Government in response has asked them to seek safe places of abode in the interim, while it works to ensure their safety in the country.

 

In a statement announcing this, the Foreign Affairs Ministry said it is doing its best to guarantee the wellbeing of Ghanaians.

 

“The Government of Ghana is gravely concerned about the security and safety of our over 1,000 students and other Ghanaians in Ukraine as we engage the authorities, our relevant diplomatic missions, and our honorary consul on further measures,” it said.

 

The students, however, have taken up the task of ensuring their safety. Richard said, “our national executives [NUGS] in Ghana on Tuesday spoke to some officials in Ghana, but we are also trying to be proactive from this side.”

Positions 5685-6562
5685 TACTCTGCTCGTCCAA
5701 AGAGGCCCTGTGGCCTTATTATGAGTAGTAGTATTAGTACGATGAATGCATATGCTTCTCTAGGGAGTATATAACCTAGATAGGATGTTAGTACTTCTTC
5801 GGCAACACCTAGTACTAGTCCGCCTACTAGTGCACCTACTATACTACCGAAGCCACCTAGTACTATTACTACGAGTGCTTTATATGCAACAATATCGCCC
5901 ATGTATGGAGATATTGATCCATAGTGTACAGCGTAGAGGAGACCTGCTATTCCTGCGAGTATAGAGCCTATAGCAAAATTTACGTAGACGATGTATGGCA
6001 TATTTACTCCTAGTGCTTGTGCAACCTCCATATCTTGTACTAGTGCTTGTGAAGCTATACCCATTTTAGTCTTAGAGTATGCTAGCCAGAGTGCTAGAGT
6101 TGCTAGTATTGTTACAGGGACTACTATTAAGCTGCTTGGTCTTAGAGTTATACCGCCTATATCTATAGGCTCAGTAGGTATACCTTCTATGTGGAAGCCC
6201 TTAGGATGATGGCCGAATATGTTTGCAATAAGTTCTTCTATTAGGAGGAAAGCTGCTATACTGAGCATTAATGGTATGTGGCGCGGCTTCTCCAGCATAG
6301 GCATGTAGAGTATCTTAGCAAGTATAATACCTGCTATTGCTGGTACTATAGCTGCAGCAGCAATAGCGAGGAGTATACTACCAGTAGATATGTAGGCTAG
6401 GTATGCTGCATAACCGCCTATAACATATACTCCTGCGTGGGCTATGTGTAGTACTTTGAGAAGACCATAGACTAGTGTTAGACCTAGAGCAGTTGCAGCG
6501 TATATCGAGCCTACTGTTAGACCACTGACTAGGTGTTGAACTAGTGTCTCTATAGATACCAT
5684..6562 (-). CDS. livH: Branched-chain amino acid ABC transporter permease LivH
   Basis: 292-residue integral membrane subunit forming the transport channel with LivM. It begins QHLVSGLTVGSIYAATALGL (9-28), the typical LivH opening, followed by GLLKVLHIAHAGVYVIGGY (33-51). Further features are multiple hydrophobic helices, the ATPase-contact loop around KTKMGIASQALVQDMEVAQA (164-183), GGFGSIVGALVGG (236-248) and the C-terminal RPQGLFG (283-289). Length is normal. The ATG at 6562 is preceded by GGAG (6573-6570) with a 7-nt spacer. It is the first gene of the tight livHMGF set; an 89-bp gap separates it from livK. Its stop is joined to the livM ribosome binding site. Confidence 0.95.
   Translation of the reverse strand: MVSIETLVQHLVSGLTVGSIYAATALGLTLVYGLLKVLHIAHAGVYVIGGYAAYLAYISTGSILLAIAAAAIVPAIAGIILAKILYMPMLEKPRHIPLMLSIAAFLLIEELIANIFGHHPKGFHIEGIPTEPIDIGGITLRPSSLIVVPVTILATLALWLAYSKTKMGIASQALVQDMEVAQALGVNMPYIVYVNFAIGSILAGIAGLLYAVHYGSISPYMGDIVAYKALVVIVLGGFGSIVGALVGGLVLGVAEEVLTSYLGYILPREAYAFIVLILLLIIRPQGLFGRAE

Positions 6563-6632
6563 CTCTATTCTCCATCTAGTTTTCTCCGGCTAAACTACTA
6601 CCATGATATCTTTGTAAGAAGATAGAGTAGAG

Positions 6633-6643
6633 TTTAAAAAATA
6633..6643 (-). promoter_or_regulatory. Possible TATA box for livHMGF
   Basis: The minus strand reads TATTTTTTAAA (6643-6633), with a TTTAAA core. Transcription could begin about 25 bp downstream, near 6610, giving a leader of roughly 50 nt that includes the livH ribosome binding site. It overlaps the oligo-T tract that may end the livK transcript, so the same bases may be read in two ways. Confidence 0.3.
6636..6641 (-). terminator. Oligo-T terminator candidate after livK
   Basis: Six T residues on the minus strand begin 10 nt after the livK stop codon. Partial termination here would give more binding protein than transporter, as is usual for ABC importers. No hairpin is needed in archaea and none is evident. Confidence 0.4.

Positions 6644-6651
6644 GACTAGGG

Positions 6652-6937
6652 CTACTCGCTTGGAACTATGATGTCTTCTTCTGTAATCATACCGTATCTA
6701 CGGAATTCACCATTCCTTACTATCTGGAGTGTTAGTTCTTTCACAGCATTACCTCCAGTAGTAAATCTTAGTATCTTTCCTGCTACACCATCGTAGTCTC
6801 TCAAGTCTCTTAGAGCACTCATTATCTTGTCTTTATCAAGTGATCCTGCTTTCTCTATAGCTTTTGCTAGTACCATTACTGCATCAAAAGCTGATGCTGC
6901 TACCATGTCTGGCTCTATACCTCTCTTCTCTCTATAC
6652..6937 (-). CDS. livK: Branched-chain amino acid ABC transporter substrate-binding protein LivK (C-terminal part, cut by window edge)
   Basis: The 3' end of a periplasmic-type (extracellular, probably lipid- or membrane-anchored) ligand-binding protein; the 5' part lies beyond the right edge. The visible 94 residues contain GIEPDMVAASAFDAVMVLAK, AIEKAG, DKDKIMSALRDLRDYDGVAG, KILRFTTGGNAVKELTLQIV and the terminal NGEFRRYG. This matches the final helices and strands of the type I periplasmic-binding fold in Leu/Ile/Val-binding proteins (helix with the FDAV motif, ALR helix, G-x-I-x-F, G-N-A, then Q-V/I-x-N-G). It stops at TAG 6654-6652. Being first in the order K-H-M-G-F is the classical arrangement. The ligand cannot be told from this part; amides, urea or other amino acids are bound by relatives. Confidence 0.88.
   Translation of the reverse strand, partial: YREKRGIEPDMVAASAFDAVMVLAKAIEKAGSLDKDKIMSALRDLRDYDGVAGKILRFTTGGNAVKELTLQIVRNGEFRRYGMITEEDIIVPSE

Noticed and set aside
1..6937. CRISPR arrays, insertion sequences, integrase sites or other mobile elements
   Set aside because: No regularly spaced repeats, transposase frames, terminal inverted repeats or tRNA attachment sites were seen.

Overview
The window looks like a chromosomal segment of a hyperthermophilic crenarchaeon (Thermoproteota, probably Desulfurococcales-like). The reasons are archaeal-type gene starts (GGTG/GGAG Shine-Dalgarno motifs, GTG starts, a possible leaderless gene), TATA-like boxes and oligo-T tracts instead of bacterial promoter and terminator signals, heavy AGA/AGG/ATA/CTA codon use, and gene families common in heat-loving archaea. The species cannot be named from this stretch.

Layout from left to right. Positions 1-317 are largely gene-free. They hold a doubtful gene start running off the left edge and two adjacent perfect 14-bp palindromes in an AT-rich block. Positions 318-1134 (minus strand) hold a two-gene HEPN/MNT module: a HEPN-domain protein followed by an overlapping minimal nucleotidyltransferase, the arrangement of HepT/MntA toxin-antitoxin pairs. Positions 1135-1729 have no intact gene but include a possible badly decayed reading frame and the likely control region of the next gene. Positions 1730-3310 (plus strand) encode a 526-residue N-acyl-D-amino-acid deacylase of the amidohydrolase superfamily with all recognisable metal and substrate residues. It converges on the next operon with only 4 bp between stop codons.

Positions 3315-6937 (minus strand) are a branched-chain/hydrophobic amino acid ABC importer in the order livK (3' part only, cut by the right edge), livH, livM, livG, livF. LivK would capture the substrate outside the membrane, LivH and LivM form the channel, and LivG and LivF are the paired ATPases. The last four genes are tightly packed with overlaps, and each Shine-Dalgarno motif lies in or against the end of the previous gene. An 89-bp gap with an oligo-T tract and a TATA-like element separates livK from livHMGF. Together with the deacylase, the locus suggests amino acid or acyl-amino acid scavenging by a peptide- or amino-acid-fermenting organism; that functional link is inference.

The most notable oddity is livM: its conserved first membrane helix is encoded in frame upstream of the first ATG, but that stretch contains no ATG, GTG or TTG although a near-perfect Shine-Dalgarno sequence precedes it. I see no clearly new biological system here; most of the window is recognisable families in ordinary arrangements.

He also noted that they have a 15-day ultimatum to make plans and exit Poland.
“In Poland, we heard we have a Maximum of 15 days to be there so within that 15 days we have to make plans and book tickets and fly out of the country,” he said.

 

Richard added that students are still living in fear.
“As of now I have been in touch with only a couple of guys on the Eastern side and most of them are scared and panicking,” he said.

 

“There is also a limit on cash withdrawals from some ATMs, so I started withdrawing yesterday, and I got just a small percentage of my money. Banks and shops have closed, a friend of mine told me there are queues at the various ATMs. The drivers are not even working,” he added.

 

Background
Russian President Vladimir Putin has launched an unprecedented attack on Ukraine. The move comes after Putin ordered troops into two pro-Russian, breakaway regions in eastern Ukraine on Monday.

 

There have been multiple reports of explosions, bombings, and Russian Military vehicles entering Ukraine from various parts of the border with Russia, with a growing number of casualties being counted on both sides.